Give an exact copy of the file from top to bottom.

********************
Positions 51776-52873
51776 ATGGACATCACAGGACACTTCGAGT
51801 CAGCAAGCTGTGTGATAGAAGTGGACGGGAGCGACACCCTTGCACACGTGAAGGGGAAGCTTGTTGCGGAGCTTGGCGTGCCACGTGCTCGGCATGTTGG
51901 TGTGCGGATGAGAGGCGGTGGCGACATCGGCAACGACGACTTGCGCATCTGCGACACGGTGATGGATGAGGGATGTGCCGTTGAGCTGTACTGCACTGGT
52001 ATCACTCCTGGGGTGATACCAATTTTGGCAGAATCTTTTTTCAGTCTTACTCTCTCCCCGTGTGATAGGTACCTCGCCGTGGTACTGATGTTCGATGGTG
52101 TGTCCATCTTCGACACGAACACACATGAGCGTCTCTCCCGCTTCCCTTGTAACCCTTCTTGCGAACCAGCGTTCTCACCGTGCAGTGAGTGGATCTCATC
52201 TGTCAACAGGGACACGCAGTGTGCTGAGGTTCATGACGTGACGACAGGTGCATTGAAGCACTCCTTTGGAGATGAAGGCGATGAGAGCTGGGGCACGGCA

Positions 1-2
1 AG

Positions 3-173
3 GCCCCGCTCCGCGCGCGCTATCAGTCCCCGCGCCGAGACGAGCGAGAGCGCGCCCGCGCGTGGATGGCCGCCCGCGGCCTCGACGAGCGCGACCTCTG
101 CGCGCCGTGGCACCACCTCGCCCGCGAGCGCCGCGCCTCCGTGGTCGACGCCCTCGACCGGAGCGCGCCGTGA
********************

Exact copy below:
Positions 51776-52873
51776 ATGGACATCACAGGACACTTCGAGT
51801 CAGCAAGCTGTGTGATAGAAGTGGACGGGAGCGACACCCTTGCACACGTGAAGGGGAAGCTTGTTGCGGAGCTTGGCGTGCCACGTGCTCGGCATGTTGG
51901 TGTGCGGATGAGAGGCGGTGGCGACATCGGCAACGACGACTTGCGCATCTGCGACACGGTGATGGATGAGGGATGTGCCGTTGAGCTGTACTGCACTGGT
52001 ATCACTCCTGGGGTGATACCAATTTTGGCAGAATCTTTTTTCAGTCTTACTCTCTCCCCGTGTGATAGGTACCTCGCCGTGGTACTGATGTTCGATGGTG
52101 TGTCCATCTTCGACACGAACACACATGAGCGTCTCTCCCGCTTCCCTTGTAACCCTTCTTGCGAACCAGCGTTCTCACCGTGCAGTGAGTGGATCTCATC
52201 TGTCAACAGGGACACGCAGTGTGCTGAGGTTCATGACGTGACGACAGGTGCATTGAAGCACTCCTTTGGAGATGAAGGCGATGAGAGCTGGGGCACGGCA

Positions 1-2
1 AG

Positions 3-173
3 GCCCCGCTCCGCGCGCGCTATCAGTCCCCGCGCCGAGACGAGCGAGAGCGCGCCCGCGCGTGGATGGCCGCCCGCGGCCTCGACGAGCGCGACCTCTG
101 CGCGCCGTGGCACCACCTCGCCCGCGAGCGCCGCGCCTCCGTGGTCGACGCCCTCGACCGGAGCGCGCCGTGA